2020 was an odd blur of a year.
On the one hand the pre-COVID world feels like eons ago, a different era, a world from another lifetime. On the other hand, 2020 seems to have whizzed by, and that time in March when we were stuck in Belgium wasn’t that long ago. As I approach the one-year anniversary of leaving Belgium, I’ve decided it’s time to wrap up my blog posts about that crazy time. My goal will be to finish this long-running Belgium series by March 14th, the day we left Belgium a year ago.
I’ll start this final “push to the end” by sharing about one of our favorite meals in Brussels.
Bozar Restaurant serves modern and upscale European food executed with Chef Karen Torosyan’s creative artistry and obsessive precision. Located in the BOZAR Centre for Fine Arts in central Brussels, Bozar has held a Michelin star since 2018 and has a score of 17 out of 20 in the Gault & Millau Guide.
Dining at Bozar Restaurant means having a chance to marvel at Chef Torosyan’s meticulously crafted culinary creations one course after another, culminating in one of his signature croûtes (preparations in crusts), like the pithivier (more on that below).
How it All Began – Chef Karen Torosyan and Bozar
Chef Karen Torosyan is Armenian and moved to Brussels with his parents for a better life when he was 18. Starting from the bottom as a dishwasher, he worked his way up, eventually getting the opportunity to train at a restaurant by David Martin, chef of 1-Michein starred La Paix.[easy-image-collage id=37756]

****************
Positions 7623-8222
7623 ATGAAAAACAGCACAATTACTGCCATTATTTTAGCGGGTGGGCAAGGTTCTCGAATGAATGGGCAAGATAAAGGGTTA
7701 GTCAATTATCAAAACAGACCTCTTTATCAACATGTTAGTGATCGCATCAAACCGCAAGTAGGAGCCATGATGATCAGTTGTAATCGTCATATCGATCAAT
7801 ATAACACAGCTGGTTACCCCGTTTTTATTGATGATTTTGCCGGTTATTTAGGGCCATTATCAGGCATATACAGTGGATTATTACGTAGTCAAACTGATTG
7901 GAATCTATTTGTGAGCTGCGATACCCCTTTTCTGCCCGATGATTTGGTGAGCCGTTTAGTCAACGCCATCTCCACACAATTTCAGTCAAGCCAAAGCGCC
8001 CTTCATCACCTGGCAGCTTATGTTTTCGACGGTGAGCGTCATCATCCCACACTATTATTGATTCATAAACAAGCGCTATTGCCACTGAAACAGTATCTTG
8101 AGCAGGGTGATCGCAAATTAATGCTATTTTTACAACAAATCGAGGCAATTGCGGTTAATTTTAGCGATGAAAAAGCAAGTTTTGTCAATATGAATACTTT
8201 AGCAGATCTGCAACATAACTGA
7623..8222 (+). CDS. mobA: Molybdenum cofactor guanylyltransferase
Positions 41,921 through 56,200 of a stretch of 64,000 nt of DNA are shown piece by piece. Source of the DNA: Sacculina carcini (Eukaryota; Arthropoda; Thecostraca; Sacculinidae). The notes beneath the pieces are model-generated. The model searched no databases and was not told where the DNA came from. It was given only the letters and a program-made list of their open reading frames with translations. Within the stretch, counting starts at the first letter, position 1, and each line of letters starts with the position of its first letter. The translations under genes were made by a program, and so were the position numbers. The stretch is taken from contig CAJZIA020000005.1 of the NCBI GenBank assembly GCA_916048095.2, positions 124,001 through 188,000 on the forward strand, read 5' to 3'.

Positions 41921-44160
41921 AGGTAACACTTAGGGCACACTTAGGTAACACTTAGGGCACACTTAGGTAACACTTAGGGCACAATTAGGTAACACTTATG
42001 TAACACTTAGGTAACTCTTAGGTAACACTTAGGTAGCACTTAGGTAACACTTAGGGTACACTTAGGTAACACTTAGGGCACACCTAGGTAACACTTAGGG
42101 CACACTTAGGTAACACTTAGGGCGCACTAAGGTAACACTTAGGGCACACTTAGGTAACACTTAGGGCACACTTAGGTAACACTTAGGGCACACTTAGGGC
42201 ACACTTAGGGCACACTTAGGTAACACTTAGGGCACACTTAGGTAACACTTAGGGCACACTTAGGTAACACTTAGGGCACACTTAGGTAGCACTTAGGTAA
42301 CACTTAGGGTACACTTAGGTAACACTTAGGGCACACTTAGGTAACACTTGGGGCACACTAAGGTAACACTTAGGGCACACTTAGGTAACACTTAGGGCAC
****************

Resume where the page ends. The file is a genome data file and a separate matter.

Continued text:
Chef Torosyan’s claim to fame is his signature croûtes, like the pithivier or paté en croûte. These stunningly beautiful, artfully crafted pastry crusts are hold all sorts of delectable fillings, such as duck, root vegetables, and foie gras. They are a sight to behold and an eating experience to remember.
Chef Torosyan’s became the World Champion of Pâté en Croûte in 2015. It is through countless trials and errors by which he mastered the perfect crust together with each of the different internal components.
The Tasting Menu
At Bozar Restaurant, you can order a tasting menu with a shared pithivier as the main course. Unfortunately (for us!), a party of two can only enjoy a smaller pithivier, and therefore there’s a more limited selection. Still, we loved the duck pithivier we ordered. In fact, all of the food was excellent, and the restaurant most certainly deserves its Michelin Star.
Our tasting menu began with several beautifully crafted courses, including an intricately assembled caviar-topped oyster and a delicate beef cheek ravioli with celery beef consommé.
Of course, the pinnacle of the evening was the pithivier. We ordered a duck pithivier made with Duck of Gérard Burgaud from Challans, foie gras, and root vegetables, layered ever so carefully.
Each pithivier takes 5 hours to make, and they must be pre-ordered. At the time, Chef Torosyan told us he only made one or two per day.
Each pithivier is numbered, and ours was the 221st pithivier. You get a commemorative keychain stamped with the number of your pithivier.
We ended with just a few mignardises, which was perfect.
This was certainly a memorable meal and this restaurant is quite unique in Brussels. I would highly recommend trying to eat here if you’re visiting Brussels (but definitely book ahead, and make sure to pre-order that signature croûte!).
It’s been a tough year, and Belgium struggled with COVID-19. Bozar was closed for some time due to regulations but during this time Chef Torosyan pivoted and created CASSE-CROÛTE by Karen Torosyan, a take-away business that offers 3 or 4 course menus (59 and 70 Euros respectively), as well as a la carte items that can be taken away and eaten at any time. This has allowed many of his guests to enjoy his artfully created meals this past year.
The restaurant is now open again, though the best way to find out the latest news is to follow their Facebook page, which they keep the most updated.
Bozar Restaurant Brussels
Rue Baron Horta 3
Tel : 02 / 503.00.00
Mail : email@example.com